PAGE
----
SAN FRANCISCO (Reuters) - Google Inc.’s video service faces at least one copyright infringement lawsuit, the company confirmed on Friday, and the Web search leader faces a separate subpoena tied to the service.
Copyright infringement has become a hot topic as pirated video from TV, films and music videos has proliferated across the Web. Google runs its own service known as Google Video and last month agreed to buy video site YouTube for $1.65 billion.
Investors are concerned that Google could be financially liable for videos appearing on sites it runs, while the company has said it did not face financial recriminations if it acts quickly to take down copyrighted material once alerted to it.
A report on the Online Media Daily site said the lawsuit, which was filed in France, is seeking 150,000 euros ($193,000). It is related to a documentary video that appeared on Google Video, the media industry site said.
“This is a small lawsuit over a single video that appeared briefly,” Google spokesman Ricardo Reyes said in a statement.
“We have procedures in place that allow copyright owners to tell us if their content is placed on Google Video without authorisation. When we receive appropriate notice, we quickly remove the content from Google Video,” he said.
The lawsuit came to light on Wednesday in a U.S. Securities and Exchange Commission filing in which Google listed Google Video among a number of businesses that were subject to legal action. It gave no details in the quarterly report. The Google spokesman declined to confirm further details of the suit.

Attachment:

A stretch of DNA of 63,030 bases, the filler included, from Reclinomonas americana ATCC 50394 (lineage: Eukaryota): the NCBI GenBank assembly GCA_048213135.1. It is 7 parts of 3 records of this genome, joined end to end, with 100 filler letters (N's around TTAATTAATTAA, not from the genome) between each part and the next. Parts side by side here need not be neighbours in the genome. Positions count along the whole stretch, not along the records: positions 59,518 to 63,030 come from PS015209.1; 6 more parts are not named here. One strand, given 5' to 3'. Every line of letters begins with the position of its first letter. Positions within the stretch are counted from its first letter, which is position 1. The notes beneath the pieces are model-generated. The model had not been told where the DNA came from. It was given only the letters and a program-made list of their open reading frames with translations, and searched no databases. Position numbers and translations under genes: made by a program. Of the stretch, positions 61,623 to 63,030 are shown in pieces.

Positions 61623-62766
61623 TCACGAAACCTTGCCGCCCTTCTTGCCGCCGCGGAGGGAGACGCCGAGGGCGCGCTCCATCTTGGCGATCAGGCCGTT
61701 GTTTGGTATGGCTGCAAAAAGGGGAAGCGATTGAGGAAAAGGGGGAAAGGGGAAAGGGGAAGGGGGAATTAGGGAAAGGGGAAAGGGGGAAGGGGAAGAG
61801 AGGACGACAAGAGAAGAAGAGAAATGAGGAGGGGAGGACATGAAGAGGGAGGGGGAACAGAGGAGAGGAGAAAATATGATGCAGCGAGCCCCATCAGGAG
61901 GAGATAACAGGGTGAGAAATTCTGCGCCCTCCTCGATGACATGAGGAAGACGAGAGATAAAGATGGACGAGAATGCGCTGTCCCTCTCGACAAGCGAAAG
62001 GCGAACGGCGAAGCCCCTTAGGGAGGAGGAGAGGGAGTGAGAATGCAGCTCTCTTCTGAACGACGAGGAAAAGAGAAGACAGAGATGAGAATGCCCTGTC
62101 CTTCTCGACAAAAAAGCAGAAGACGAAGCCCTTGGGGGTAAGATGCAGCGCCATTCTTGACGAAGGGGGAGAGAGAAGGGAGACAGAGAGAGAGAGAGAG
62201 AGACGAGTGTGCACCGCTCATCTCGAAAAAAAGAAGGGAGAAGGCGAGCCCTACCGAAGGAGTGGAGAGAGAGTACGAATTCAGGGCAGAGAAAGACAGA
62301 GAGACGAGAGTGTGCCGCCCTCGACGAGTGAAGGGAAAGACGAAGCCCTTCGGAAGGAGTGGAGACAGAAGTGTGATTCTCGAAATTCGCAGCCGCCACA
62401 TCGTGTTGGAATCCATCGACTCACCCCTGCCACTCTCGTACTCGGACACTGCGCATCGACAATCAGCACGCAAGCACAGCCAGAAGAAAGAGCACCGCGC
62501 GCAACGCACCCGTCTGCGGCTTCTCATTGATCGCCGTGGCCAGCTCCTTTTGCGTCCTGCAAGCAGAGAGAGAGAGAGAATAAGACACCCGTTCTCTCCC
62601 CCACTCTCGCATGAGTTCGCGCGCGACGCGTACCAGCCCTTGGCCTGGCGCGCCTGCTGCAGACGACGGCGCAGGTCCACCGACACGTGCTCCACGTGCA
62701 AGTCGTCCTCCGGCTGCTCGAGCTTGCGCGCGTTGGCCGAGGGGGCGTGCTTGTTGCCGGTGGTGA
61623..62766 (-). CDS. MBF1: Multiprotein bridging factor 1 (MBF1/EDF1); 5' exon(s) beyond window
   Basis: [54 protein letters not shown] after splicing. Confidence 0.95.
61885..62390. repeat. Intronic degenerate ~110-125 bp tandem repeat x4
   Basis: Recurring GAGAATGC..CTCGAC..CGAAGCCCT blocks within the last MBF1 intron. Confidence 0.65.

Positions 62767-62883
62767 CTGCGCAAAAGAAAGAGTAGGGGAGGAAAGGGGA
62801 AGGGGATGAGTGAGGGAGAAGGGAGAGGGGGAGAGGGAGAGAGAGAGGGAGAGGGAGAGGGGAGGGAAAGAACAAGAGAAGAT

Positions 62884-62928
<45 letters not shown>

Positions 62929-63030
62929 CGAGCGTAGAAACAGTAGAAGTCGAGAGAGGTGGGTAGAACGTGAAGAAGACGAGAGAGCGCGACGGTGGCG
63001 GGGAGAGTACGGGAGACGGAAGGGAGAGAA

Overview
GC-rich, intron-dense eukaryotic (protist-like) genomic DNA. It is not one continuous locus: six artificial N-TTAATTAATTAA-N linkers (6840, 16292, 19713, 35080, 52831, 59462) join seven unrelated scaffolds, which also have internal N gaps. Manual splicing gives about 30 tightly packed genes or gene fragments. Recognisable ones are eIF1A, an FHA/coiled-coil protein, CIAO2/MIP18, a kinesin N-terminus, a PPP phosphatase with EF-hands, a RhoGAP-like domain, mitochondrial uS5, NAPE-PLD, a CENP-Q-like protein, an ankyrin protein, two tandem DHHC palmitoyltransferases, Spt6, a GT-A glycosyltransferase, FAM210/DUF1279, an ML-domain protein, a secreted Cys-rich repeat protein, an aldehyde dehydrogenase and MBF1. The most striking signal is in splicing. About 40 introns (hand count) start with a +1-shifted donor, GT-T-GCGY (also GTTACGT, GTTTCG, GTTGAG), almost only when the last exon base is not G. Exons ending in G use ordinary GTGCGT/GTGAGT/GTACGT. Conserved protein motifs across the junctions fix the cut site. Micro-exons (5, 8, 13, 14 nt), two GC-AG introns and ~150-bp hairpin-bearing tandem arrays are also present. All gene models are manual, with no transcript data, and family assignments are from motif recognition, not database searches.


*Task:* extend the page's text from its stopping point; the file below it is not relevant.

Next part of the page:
Separately, the Electronic Frontier Foundation (EFF), a technology rights advocacy group, said subpoenas had been sent to Google Video, YouTube and a third video site, seeking to identify who posted a controversial documentary to the Web.
The subpoena involved a documentary film that aired on French TV in 2004 that was critical of Landmark Education, also known as the Landmark Forum, or simply “The Forum,” according to a statement on the EFF’s site.
EFF spokeswoman Rebecca Jeschke said she was unaware of any tie between the Google Video lawsuit and the subpoena. Her organisation is siding with Google Video, YouTube and the Internet Archive in seeking to quash the subpoena.
Google declined to comment on whether there was any connection.
The film, entitled Voyage Au Pays Des Nouveaux Gourous (Voyage to the Land of the New Gurus), was produced by a French TV news program, Pièces Conviction. It features hidden camera footage shot inside a Landmark Forum event in France and a panel discussion on whether or not the organisation is a “cult.”
The video was posted on Google Video, YouTube and the Internet Archive, among other Web locations. Landmark’s subpoenas seek to use the Digital Millennium Copyright Act to force Google Video and others to identify who posted the film.
Landmark, which was founded in 1991, is a descendant of the 1970s motivational guru Werner Erhard’s EST training seminars.
Landmark describes itself as an organisation devoted to personal and organisational effectiveness. More than 850,000 people had participated in its programs in more than 20 countries, according a statement by the company in late 2005.
Calls to Landmark’s corporate office and general counsel in San Francisco as well as a spokeswoman in New York were not returned.
$1 = 0.779 euros